Butter: Salted vs. Unsalted?

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There was a discussion recently on another forum about the difference in using butter vs. salted butter.  Some people mentioned that salted butter is older butter usually made from older cream.  Does anyone support this idea?  I haven't used unsalted butter (except in baking) for years.
 
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I do not believe that statement, but it is added as a slight preservative, and simply because the American Palat likes sthe taste of salt.
 
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I prefer unsalted butter simply because it makes it easier for me to control the salt content of what I'm cooking. As far as quality between salted and unsalted, it probably depends heavily on the brand. I've never noticed a huge difference in freshness, but I typically only buy unsalted.
 
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Agreed. When I want to add salt, I add salt.  When I want to add butter, I add butter.  I'm a control freak like that, and thus am an unsalted butter man myself.  Also, it's one of the very few constants of Italian cooking - Italian cooks always use unsalted butter.

I have never heard, or experienced, a freshness difference with salted butter myself.  But to be fair, I use it so rarely, I'm no expert.  The thing that i would say is - how long are you expecting your butter to be sitting around?  I don't have mountains of unused butter anywhere, what I buy usually gets used quickly enough, so my guess would be that even if the salted butter were a little less fresh, it wouldn't then be held by you for so long that it would be tragically out of date, right?..  In short, it sounds like a bit of a storm in a teacup...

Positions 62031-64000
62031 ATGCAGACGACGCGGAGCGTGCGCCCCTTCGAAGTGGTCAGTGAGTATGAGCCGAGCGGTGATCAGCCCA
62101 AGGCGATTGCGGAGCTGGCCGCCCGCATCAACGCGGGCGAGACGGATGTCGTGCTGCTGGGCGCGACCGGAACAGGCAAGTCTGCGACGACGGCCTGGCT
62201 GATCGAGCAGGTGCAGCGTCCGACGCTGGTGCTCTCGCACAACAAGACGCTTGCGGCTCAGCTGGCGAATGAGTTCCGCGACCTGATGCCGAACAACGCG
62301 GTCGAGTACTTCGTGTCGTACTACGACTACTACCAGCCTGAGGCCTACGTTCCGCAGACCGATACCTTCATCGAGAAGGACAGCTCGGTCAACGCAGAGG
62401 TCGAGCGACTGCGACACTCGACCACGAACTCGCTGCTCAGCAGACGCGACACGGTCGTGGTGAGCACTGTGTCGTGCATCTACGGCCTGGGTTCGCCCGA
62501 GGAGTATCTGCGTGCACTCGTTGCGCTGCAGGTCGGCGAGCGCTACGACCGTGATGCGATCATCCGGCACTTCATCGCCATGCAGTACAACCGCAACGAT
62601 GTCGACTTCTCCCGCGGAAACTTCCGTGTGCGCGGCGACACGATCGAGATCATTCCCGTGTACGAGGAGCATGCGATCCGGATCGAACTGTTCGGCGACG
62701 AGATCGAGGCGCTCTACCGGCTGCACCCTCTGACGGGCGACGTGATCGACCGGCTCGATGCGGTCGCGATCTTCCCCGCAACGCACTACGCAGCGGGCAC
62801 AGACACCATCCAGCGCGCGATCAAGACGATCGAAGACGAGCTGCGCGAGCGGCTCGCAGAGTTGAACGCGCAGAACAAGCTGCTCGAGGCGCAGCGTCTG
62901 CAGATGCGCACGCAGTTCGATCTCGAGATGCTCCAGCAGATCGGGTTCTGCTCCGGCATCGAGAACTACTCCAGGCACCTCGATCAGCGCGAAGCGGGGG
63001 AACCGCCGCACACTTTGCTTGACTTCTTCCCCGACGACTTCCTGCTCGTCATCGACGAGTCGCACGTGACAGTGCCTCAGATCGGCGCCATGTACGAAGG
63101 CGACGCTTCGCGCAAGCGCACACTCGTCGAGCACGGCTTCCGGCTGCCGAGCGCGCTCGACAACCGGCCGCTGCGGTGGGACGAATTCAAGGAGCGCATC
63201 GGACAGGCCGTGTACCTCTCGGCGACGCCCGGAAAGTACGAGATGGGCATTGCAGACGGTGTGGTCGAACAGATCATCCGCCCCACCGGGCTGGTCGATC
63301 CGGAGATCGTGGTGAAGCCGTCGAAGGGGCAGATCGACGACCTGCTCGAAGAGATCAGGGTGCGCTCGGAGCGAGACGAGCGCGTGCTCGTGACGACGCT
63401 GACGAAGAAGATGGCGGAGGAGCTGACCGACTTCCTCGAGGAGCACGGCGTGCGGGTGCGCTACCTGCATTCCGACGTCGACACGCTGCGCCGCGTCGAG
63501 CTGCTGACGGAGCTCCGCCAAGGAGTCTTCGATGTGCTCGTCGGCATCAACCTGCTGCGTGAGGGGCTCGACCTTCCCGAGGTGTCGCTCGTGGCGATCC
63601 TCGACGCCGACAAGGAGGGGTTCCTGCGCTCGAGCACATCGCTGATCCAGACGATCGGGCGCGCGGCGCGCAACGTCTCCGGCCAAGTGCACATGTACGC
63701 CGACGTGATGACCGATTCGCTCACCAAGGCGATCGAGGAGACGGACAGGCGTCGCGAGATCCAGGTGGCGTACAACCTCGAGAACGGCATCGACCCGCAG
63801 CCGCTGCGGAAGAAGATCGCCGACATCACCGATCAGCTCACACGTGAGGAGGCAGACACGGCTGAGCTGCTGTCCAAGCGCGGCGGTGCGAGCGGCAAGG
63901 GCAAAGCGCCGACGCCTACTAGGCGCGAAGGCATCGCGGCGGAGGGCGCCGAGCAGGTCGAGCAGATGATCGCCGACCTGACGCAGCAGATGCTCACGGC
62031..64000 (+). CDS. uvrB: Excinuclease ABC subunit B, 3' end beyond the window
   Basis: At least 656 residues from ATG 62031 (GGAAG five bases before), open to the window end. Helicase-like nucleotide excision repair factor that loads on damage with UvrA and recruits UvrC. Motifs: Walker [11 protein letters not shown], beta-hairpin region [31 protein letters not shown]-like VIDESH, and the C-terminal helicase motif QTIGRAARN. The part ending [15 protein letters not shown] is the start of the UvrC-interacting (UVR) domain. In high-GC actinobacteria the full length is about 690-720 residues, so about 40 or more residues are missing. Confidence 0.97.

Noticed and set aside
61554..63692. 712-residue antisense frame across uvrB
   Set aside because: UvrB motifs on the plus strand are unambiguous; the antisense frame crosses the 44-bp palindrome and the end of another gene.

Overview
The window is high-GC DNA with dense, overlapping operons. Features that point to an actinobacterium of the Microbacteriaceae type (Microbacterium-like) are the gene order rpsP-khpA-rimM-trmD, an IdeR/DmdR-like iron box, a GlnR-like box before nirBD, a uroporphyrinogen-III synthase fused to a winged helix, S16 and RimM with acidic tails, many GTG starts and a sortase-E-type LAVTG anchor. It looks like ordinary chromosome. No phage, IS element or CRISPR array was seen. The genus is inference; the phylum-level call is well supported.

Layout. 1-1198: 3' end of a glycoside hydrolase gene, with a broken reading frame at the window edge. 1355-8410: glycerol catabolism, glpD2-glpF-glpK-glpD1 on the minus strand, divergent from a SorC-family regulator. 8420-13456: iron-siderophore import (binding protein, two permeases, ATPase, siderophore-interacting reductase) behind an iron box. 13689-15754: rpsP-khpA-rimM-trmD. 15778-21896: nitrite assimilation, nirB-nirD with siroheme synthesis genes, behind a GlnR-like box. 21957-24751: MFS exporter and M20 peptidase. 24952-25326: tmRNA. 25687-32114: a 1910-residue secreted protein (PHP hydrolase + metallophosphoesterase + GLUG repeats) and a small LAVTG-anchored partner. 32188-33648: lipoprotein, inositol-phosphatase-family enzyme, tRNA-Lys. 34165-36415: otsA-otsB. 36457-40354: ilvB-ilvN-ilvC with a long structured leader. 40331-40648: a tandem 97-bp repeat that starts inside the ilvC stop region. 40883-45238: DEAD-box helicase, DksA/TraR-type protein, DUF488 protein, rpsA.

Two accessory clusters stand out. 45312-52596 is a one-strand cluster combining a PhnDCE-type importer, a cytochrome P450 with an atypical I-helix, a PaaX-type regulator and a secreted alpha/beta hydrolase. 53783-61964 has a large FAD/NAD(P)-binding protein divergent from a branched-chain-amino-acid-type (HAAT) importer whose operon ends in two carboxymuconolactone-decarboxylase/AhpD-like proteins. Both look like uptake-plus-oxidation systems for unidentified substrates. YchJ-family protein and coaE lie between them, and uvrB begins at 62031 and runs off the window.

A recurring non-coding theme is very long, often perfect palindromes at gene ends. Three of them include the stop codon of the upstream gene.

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Agreed. When I want to add salt, I add salt.  When I want to add butter, I add butter.  I'm a control freak like that, and thus am an unsalted butter man myself.  Also, it's one of the very few constants of Italian cooking - Italian cooks always use unsalted butter.
Hmm I wonder what our Italian friend Siduri would say about that. 

I used to buy unsalted butter exclusively, never touched the salted stuff.  Then I started going to this great bagel place in my neighborhood and always ordered a cinammon raisin bagel with butter in the mornings.  It was soooooo good it was crazy good!  Sometimes I would buy just the bagel and take it home and put butter on it myself but it never tasted as good.  So I asked them one day, what kind of butter do you use?  And they replied "regular salted butter."  Ahha, so it's the salt that I liked.  I haven't bought unsalted butter since, I now like flavor especially when it comes to spreading on sweet things like muffins, pancakes, banana breads, bagels, etc.  For cooking there's not much difference I could go either way and I tend to use salted butter sometimes in baking too, I have no qualms about it if I don't have unsalted butter laying around.